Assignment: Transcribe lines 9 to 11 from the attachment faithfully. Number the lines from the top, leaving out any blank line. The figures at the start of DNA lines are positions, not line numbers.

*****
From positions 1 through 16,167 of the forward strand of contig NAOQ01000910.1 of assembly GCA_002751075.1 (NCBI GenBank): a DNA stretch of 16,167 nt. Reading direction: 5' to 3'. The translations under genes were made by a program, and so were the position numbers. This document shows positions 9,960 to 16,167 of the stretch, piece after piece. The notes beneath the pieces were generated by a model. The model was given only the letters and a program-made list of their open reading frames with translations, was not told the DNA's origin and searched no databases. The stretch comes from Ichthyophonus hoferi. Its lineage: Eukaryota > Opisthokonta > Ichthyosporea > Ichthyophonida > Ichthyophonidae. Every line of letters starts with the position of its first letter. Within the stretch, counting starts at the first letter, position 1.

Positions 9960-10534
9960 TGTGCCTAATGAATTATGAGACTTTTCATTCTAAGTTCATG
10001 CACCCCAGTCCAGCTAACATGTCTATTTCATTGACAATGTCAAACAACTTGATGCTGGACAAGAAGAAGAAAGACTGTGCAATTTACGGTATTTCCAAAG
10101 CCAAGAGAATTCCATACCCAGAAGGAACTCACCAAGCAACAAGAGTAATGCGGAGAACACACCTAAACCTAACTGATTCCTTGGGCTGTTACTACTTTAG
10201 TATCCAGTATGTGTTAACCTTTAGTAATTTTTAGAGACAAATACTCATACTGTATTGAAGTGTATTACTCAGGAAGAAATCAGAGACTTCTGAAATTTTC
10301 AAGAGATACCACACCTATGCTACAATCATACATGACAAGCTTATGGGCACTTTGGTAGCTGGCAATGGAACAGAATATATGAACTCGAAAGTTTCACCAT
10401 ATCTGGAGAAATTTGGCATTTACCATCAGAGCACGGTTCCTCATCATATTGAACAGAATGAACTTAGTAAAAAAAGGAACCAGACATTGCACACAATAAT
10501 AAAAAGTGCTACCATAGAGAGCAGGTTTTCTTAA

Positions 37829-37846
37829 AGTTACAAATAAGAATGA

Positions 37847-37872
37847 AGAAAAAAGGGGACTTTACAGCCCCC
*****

10501 AAAAAGTGCTACCATAGAGAGCAGGTTTTCTTAA

Positions 37829-37846
37829 AGTTACAAATAAGAATGA